As a final remark, the role of regulated DSO-operated recharging stations might be important in solving the ‘chicken-and-egg’ problem of the growth in the number of electric vehicles and the development of a sufficiently granular network of charging stations[16]. In fact, there might be a reluctance to develop such a network until demand for charging services commercially justifies it, but drivers might be discouraged to buy electric vehicles until such a granular network is available[17]. This is why EU rules allow distribution and transmission system operator to own, develop, manage or operate recharging points for electric vehicles as an exception to the general unbundling provisions, to kick-start the development of electric vehicle charging networks.


[1] Article 21 of Directive 2003/54/EC of the European Parliament and of the Council of 26 June 2003 concerning common rules for the internal market in electricity and repealing Directive 96/92/EC. An equivalent provision is now contained in Article 4 of Directive (EU) 2019/944 of the European Parliament and of the Council of 5 June 2019 on common rules for the internal market for electricity and amending Directive 2012/27/EU (recast)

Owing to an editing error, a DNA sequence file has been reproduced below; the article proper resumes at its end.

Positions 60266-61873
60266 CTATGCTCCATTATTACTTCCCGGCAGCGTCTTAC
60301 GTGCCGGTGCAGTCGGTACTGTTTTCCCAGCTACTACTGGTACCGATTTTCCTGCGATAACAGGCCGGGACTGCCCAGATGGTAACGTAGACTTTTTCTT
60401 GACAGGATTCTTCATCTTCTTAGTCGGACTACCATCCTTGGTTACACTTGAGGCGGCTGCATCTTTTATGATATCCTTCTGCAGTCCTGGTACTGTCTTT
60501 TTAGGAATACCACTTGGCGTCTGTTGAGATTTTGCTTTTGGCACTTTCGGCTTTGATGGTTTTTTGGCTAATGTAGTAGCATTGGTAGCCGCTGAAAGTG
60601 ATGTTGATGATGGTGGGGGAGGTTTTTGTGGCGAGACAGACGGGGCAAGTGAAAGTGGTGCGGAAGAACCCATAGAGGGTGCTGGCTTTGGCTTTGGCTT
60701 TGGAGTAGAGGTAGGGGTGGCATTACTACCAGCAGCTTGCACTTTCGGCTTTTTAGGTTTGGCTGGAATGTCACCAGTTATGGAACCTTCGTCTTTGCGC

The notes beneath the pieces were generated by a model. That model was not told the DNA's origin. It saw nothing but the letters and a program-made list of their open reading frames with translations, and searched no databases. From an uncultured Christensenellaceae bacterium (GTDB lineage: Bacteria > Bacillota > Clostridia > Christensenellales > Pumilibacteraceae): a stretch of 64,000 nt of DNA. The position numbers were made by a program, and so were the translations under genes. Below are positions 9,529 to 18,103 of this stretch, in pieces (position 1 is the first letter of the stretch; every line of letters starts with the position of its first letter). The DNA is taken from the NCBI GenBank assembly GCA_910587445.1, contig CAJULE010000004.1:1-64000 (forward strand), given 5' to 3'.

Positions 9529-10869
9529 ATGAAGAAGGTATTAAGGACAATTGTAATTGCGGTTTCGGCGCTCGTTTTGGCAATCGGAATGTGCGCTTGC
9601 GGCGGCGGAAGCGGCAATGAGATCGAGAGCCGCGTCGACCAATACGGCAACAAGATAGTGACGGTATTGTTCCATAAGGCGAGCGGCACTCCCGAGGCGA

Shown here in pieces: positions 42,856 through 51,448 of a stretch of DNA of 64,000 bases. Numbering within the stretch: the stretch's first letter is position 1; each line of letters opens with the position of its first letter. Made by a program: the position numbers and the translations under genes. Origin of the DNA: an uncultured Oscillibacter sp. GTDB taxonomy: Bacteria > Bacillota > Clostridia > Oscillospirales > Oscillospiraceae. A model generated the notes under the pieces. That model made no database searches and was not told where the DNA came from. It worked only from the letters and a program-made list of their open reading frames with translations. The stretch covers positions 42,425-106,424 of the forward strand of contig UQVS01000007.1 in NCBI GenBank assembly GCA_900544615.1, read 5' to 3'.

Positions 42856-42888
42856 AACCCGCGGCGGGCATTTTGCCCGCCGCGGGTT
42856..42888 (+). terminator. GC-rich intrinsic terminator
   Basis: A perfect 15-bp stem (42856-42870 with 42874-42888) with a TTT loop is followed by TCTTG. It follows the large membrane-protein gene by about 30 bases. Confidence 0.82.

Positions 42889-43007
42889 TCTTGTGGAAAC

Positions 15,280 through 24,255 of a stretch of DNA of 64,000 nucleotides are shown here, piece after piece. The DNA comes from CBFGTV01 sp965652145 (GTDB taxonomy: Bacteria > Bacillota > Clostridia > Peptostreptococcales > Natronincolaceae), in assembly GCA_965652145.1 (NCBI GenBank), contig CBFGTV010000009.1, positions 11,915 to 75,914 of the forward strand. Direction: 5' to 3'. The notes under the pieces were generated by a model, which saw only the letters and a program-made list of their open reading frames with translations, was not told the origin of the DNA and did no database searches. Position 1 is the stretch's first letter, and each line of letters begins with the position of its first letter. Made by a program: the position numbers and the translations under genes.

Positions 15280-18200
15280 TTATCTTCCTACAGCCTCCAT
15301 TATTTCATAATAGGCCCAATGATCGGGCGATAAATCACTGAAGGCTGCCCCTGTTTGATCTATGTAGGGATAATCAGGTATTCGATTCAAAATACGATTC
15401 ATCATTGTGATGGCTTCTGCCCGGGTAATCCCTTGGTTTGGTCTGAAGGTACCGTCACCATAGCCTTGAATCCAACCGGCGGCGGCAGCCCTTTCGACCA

[2] Article 4 of Directive (EU) 2019/944.

[3] The same has been the case for gas.

[4] Note, however, that the switching rate in itself is not a reliable indicator of the attitude of consumers towards retail competition. In fact, it might well be that, if there is sufficient competition in the supply business, all suppliers, including the incumbent, end up offering similar terms and therefore consumers can benefit from competition even without switching away from the incumbent. However, data provided by ACER show that, for example, German electricity consumers in 2015 used to switch at an annual rate well below 10% despite annual savings in the order of 350-400€ could be achieved by switching from the (see standard offer of the incumbent to the best alternative offer (ACER Market Monitoring Report 2015 – Electricity and Gas Retail Markets, Figure 19).